Bakery creates eclipse cookies, and much more in Albion

By Tom Rivers, Editor Posted 6 April 2024 at 2:22 pm

Confection Connection opened in August, with bigger plans for future

Photos by Tom Rivers: Becky Harris, owner of Confection Connection at 223 South Main St., holds a plate of eclipse-themed cookies.

ALBION – Becky Harris embraces a challenge when she is in the kitchen, and she likes to put her talents to the test in celebrating a big event, whether it’s her wedding day or the upcoming eclipse.

Harris opened Confection Connection, a bakery with coffee in August at the corner of Meadowbrook Drive and South Main Street. She and her husband Adrian Harris moved from Lancaster to Albion so she could run the bakery out of their new home. The property also has space for him to grow vegetables as an organic farmer.

The Albion site is zoned commercial and was previously Paradise Healing Arts, and was once used by a dentist.

“Everybody has stories about this house,” Harris said.

Becky and Adrian married in 2016. One of Becky’s goals for the big day was to make her own wedding cake. She made several practice cakes leading up to her wedding, and shared them with friends and family.

“I kept practicing, and was getting better and better,” she said.

She developed devoted fans by sharing those “practice cakes.” They were so good, her friends urged her to consider opening a bakery.

Harris took their advice, and soon the bakery was taking up more and more of her Lancaster home. The Albion location has room for the bakery, a commercial kitchen and their home.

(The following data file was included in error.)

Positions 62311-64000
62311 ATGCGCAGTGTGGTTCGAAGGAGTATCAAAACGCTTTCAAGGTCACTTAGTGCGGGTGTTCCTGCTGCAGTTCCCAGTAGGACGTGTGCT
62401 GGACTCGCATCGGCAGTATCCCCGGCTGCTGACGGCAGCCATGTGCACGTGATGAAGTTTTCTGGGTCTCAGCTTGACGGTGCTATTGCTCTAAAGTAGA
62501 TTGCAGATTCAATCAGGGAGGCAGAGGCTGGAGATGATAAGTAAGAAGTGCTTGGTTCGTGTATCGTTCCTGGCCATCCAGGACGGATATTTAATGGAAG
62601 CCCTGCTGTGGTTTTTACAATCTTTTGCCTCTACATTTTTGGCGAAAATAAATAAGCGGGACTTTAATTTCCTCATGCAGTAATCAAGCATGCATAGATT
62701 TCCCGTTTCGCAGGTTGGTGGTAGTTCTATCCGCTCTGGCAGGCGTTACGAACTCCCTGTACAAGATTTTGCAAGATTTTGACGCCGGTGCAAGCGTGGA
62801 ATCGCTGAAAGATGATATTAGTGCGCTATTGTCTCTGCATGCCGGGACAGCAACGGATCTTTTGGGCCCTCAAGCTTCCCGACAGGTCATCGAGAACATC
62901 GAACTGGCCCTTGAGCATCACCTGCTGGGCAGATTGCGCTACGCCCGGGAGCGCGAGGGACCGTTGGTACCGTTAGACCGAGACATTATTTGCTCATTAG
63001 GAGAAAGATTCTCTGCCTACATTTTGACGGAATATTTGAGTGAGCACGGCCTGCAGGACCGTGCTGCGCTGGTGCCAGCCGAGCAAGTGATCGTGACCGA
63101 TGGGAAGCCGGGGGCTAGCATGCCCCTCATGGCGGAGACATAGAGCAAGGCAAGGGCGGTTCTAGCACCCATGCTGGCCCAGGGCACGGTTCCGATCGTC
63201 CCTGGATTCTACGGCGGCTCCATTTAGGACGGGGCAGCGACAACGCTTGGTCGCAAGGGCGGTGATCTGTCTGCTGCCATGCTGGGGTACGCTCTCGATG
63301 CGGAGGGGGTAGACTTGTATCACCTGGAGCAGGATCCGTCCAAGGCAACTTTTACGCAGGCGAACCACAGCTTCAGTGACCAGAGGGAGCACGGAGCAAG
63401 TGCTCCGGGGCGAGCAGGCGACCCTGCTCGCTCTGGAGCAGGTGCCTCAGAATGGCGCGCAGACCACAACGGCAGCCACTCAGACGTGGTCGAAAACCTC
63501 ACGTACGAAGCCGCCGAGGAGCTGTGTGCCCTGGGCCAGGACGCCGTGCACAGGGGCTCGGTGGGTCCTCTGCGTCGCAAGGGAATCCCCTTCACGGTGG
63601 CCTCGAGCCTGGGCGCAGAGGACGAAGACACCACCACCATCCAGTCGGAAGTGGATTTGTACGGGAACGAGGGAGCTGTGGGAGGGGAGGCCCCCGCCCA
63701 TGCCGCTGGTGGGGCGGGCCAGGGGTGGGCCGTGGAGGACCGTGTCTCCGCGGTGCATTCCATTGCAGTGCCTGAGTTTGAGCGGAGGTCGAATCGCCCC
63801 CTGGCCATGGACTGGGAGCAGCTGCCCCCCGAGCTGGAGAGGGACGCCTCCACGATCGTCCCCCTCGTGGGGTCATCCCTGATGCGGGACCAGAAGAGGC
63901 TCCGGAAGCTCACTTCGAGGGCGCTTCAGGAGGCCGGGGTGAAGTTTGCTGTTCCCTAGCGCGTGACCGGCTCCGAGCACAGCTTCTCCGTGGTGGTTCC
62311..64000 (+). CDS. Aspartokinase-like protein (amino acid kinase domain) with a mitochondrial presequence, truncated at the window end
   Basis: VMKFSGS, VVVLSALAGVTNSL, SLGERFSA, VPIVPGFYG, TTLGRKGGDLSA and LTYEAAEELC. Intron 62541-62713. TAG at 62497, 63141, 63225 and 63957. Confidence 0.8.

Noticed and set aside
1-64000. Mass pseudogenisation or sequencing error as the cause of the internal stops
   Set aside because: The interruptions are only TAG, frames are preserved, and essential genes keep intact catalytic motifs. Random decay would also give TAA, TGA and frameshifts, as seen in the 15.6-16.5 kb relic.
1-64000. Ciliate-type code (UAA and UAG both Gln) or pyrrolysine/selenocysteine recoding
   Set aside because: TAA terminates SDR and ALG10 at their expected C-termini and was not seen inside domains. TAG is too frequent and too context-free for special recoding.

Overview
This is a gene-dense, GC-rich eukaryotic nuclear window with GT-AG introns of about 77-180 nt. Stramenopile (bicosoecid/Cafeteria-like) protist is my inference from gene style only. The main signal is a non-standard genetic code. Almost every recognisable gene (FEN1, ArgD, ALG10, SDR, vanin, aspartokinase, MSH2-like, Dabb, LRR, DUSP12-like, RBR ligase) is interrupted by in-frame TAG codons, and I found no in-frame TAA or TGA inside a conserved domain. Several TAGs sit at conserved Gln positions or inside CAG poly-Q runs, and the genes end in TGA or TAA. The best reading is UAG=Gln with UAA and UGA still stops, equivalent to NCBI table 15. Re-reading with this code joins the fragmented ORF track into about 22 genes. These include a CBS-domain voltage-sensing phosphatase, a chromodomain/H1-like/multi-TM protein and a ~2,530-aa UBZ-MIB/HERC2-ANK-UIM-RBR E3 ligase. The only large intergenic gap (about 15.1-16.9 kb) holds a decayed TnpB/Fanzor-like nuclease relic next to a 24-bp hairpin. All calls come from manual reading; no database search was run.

Harris said she has been baking since she was a kid under her grandmother’s tutelage. She continues to add new creations, whether an éclair or the new eclipse cookies. She wanted to help the community celebrate the total eclipse on April 8.

Vanilla buttercream frosting is in between eclipse cookies made with vanilla and chocolate dough.

She makes the eclipse cookies in a range of phases of the moon obstructing the sun. She cuts out portions of circles in vanilla and chocolate dough, and then pieces them together to create the cookies. She make them into a cookie sandwich by putting vanilla buttercream frosting in between.

“I wanted to do something and be a part of all the events going on this weekend,” she said.

Harris still has loyal customers from the Lancaster area. She wants to make the Albion business bigger. She welcomes in-store traffic to 223 South Main St., where she also sells coffee and cold brew drinks. She bought the coffee-making equipment from the Coffee Joint after it closed in downtown Albion.

She also sells her bread at Navarra’s, pies at the Downtown Browsery and makes rolls for the sandwiches at the Wild Flour Deli and Bakery.

Harris is looking to upgrade her food certificate with the Health Department from a food handler to food manager. She would like to offer a sit-down area and serve sandwiches, soups and salads – as well as the array of baked goods. Some of the items would include vegetables and produce grown by her husband in a “farm to oven” concept.

That expanded menu might be at a different location in Albion. Harris is looking for a shop to accommodate all of her goals.

For now, she encourages people to stop by the bakery at 223 South Main, which is open Monday to Friday from 7 a.m. to 5 p.m.

“I want to welcome anyone to come in,” Harris said.

She also welcomes ideas from customers on new flavors or creations.

“I never say no, which is a blessing and a curse,” Harris said. “But I’m up for a challenge.”